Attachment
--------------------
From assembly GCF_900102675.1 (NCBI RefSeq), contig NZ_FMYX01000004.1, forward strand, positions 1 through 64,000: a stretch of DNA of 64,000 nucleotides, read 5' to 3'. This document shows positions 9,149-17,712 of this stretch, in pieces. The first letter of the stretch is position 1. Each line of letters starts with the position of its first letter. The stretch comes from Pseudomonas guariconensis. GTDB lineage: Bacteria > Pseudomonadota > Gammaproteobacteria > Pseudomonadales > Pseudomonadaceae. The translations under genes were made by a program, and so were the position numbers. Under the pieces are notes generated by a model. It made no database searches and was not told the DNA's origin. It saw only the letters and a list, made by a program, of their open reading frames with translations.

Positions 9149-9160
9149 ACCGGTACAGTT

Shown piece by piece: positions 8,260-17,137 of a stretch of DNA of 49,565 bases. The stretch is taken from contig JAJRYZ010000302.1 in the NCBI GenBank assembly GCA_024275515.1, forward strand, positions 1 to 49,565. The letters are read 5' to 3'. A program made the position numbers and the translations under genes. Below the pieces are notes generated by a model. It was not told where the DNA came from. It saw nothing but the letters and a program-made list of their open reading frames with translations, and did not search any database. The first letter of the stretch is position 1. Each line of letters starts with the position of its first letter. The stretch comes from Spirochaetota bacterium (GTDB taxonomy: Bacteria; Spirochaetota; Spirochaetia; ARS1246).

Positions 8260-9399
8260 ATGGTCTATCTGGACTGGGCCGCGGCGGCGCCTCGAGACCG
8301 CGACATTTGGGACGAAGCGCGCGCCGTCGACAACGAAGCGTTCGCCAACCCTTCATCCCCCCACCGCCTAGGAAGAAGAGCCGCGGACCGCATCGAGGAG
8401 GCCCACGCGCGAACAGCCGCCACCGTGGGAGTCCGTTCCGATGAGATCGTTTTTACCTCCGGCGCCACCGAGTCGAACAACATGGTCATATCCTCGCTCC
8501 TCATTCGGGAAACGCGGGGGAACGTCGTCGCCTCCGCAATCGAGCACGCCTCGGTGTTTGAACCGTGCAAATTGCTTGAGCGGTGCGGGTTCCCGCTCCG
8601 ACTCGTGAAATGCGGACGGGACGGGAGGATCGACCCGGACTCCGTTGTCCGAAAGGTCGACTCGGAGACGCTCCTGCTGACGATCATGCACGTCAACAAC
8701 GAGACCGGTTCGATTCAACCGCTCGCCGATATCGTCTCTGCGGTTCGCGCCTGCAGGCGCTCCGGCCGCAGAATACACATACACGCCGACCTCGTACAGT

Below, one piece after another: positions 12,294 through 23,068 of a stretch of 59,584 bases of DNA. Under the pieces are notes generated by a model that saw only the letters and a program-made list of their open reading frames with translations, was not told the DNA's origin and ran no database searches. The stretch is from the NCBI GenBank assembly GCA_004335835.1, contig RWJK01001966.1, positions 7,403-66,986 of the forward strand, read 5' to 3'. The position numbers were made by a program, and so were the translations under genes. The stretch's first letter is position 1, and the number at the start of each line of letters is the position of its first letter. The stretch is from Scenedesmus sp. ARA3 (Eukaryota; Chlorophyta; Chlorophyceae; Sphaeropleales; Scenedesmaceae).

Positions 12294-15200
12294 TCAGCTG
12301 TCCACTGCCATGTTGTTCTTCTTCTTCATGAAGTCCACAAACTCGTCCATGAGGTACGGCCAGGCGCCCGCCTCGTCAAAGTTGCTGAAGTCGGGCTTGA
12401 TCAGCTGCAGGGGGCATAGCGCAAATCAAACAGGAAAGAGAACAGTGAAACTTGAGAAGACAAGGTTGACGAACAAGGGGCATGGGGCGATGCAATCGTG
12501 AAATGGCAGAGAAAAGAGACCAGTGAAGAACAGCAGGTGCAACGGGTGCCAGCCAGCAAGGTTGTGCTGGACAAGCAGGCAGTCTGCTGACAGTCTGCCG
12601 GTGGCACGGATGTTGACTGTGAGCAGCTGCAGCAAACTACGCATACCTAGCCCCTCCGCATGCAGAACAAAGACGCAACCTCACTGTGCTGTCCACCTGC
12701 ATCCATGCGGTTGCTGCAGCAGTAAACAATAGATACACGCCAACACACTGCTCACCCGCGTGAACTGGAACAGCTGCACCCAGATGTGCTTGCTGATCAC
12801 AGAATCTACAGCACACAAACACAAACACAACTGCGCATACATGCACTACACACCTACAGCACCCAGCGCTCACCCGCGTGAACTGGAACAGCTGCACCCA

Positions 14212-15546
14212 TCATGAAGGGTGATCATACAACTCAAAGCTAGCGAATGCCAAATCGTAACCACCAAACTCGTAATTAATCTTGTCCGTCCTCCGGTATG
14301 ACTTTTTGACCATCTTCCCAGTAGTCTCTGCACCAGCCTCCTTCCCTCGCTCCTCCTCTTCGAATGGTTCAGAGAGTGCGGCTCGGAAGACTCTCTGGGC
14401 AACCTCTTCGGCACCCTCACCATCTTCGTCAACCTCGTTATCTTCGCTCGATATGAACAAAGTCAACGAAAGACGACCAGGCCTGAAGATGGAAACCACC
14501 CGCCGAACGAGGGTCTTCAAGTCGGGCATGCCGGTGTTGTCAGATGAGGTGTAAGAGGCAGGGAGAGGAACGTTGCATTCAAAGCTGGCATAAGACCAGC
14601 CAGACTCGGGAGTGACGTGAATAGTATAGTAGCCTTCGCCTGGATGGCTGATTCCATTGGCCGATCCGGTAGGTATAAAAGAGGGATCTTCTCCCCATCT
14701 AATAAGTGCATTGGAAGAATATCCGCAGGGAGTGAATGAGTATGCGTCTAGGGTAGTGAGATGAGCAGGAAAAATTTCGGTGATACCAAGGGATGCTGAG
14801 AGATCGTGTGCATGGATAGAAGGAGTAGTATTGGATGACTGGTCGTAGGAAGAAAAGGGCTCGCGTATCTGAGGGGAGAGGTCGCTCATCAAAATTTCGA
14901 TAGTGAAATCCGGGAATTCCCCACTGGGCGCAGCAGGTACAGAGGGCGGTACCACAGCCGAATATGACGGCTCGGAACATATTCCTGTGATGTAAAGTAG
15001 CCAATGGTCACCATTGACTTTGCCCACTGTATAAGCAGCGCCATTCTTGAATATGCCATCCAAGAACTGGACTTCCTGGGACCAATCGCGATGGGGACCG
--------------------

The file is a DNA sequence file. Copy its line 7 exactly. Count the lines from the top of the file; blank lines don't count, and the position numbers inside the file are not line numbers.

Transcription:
8301 CGACATTTGGGACGAAGCGCGCGCCGTCGACAACGAAGCGTTCGCCAACCCTTCATCCCCCCACCGCCTAGGAAGAAGAGCCGCGGACCGCATCGAGGAG